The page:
Today I was troubled by this NY Times article that discusses the gender gap in Wikipedia submissions:
It begins with impressive stats – over 3.5 million English articles and articles in over 250 languages, then awkwardly railroads these achievements by citing that “surveys suggest less than 15 percent of its hundreds of thousands of contributors are women.”
And there are no Eskimo basketball players, so what? Well, it’s apparently a big deal. Sue Gardner, the executive director of the Wikimedia Foundation, which runs the site, set an arbitrary goal to increase the share of female contributions to 25 percent by 2015.
Why? Well, Cohen quickly rejects the obvious theory that it’s a matter of political correctness. He writes,
Her effort is not diversity for diversity’s sake, she says. “This is about wanting to ensure that the encyclopedia is as good as it could be,” Ms. Gardner said in an interview on Thursday. “The difference between Wikipedia and other editorially created products is that Wikipedians are not professionals, they are only asked to bring what they know.”
“Everyone brings their crumb of information to the table,” she said. “If they are not at the table, we don’t benefit from their crumb.”
Okay, so it sounds good – everyone gets a shot at bringing forth their information. But this assumes that more women want to be involved, if they do, why haven’t they gotten involved? Apologists can’t claim restrictions – men as well as women have access to the Internet (excluding of course countries that lack the technology or have used their tyrannical governments to restrict access.)
Is it a matter of some gender-based "performance anxiety?” Wikipedia doesn’t list any bylines, so even if some women might be deterred by the thought that, “Well, some people won’t care what I have to say because of my gender” – it doesn’t come into play on a Wikipedia page.
Cohen brings up a few ridiculous examples:
With so many subjects represented — most everything has an article on Wikipedia — the gender disparity often shows up in terms of emphasis. A topic generally restricted to teenage girls, like friendship bracelets, can seem short at four paragraphs when compared with lengthy articles on something boys might favor, like, toy soldiers or baseball cards, whose voluminous entry includes a detailed chronological history of the subject.
Even the most famous fashion designers — Manolo Blahnik or Jimmy Choo — get but a handful of paragraphs. And consider the disparity between two popular series on HBO: The entry on “Sex and the City” includes only a brief summary of every episode, sometimes two or three sentences; the one on “The Sopranos” includes lengthy, detailed articles on each episode.
Is a category with five Mexican feminist writers impressive, or embarrassing when compared with the 45 articles on characters in “The Simpsons”?
If the goal here is some semblance of equality – why is Cohen, the writer who is supposed to bring this “important” issue to the forefront of social debate, using such obvious gender stereotypes? Does he really believe that only women have the ability (and interest) to discuss friendship bracelets and designer shoes at length? Are there not women who watch The Sopranos and men who watch Sex and the City?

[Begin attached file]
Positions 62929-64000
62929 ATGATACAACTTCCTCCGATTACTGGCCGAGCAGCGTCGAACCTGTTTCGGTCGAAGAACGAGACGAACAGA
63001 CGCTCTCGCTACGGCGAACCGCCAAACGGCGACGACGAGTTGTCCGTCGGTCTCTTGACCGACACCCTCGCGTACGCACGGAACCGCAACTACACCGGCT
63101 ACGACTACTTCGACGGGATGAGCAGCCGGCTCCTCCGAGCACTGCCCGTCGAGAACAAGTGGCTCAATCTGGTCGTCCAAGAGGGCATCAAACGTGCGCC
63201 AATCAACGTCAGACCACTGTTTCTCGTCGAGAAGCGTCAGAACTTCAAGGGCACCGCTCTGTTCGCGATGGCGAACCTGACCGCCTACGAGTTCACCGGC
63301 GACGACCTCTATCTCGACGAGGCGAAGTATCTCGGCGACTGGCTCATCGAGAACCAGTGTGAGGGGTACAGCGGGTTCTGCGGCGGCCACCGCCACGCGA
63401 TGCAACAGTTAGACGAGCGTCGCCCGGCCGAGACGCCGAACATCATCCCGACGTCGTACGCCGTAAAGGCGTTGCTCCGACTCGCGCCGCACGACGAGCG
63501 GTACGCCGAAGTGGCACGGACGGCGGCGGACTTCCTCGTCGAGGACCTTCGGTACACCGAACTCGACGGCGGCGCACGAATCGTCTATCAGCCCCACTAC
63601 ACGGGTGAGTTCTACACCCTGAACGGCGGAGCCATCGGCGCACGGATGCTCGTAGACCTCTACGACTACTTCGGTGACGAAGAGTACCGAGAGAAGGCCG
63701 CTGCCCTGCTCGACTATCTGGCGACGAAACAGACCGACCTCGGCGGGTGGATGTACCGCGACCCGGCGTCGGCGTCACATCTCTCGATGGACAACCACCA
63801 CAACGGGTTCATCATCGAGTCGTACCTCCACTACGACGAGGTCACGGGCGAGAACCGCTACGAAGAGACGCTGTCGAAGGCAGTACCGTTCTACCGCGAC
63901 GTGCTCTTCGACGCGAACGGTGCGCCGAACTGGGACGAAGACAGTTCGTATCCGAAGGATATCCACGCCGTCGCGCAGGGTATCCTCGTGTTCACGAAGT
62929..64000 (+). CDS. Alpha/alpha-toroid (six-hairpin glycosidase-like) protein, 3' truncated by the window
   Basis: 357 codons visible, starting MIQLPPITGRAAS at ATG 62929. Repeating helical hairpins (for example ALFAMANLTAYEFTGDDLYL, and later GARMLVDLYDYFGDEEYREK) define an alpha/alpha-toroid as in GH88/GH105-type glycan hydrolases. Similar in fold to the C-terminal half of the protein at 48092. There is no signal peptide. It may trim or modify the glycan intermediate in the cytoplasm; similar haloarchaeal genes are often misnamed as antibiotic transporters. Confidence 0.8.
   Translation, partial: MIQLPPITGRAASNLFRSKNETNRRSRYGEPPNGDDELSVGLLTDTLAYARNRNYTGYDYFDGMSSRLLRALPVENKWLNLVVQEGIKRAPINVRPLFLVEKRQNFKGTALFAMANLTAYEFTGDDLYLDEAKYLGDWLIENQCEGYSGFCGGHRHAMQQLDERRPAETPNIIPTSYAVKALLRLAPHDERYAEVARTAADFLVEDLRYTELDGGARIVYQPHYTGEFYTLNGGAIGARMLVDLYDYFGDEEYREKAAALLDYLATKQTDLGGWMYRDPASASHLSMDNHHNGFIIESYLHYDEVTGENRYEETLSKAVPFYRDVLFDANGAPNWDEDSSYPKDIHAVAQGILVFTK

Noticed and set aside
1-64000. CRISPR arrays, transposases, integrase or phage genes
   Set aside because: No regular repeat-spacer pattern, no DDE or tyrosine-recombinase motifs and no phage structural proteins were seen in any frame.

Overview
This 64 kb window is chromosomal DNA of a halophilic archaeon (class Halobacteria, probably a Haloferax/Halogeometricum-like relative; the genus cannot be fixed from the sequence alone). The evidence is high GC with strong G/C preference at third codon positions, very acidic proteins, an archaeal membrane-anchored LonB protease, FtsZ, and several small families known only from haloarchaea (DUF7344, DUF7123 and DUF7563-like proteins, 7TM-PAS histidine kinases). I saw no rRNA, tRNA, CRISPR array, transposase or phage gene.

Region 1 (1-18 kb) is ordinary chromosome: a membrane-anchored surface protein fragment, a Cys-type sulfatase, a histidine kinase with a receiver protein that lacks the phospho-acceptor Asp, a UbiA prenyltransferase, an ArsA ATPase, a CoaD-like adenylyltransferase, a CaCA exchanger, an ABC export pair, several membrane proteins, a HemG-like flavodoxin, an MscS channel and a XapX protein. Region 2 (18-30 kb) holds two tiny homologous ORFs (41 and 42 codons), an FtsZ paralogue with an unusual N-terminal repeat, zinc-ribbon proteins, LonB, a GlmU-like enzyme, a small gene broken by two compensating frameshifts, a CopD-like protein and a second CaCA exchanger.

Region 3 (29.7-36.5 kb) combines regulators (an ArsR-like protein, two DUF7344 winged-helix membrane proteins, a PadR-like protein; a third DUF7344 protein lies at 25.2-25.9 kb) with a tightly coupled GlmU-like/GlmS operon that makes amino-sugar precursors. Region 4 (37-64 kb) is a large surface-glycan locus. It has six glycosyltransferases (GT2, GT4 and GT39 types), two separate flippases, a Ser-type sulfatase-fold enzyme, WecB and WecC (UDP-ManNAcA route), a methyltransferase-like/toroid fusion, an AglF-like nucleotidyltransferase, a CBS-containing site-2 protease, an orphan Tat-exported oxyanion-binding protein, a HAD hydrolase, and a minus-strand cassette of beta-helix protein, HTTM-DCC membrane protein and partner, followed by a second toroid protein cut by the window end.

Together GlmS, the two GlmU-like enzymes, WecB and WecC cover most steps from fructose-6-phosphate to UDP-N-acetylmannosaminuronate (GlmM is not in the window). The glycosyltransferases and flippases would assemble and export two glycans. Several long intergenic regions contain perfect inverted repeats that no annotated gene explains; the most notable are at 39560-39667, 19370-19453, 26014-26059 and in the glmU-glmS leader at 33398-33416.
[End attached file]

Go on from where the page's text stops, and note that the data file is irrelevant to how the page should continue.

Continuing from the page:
What are these examples supposed to prove? If anything, they prove that stereotypically feminine subjects are underrepresented, so let’s recruit lots and lots of women to discuss shoes and TV! It’s like a Cathy comic strip come to life, and put online. Cohen, how long is the entry on chocolate?
Cohen then discusses how Ms. Gardner got teary eyed when one of her favorite authors had less written about her than a videogame character (will Gardner restrict the recruiting to women who will discuss women writers and other "women" subjects and not allow women who want to discuss violent video games? So much for equality.)
“According to the OpEd Project, an organization based in New York that monitors the gender breakdown of contributors to “public thought-leadership forums,” a participation rate of roughly 85-to-15 percent, men to women, is common — whether members of Congress, or writers on The New York Times and Washington Post Op-Ed pages. Catherine Orenstein, the founder and director of the OpEd Project, said many women lacked the confidence to put forth their views. “When you are a minority voice, you begin to doubt your own competencies,” she said.”
Women are not a minority – but if they do indeed represent a minority in terms of voice whose fault is it? There are women-based organizations, and plenty of female academics who have made names for themselves, but not every woman is interested in being political, to force them by scaring them with statistics and making them feel underrepresented isn’t going to empower anyone, except maybe those capitalizing on the victimhood.
Speaking of victimhood, (or feigned victimhood):
She said her group had persuaded women to express themselves by urging them to shift the focus “away from oneself — ‘do I know enough, am I bragging?’ — and turn the focus outward, thinking about the value of your knowledge.”
Yes, because we all go on to Wikipedia and say, "Ah, what a pompous jerk, how does this asshole know so much about Cicero?"
Ms. Gardner said that for now she was trying to use subtle persuasion and outreach through her foundation to welcome all newcomers to Wikipedia, rather than advocate for women-specific remedies like recruitment or quotas.
What happened to the increase of 25 percent? (Don't make me pull a "women are notoriously bad at math" joke...)
“Gender is a huge hot-button issue for lots of people who feel strongly about it,” she said. “I am not interested in triggering those strong feelings.”
Sure you aren’t.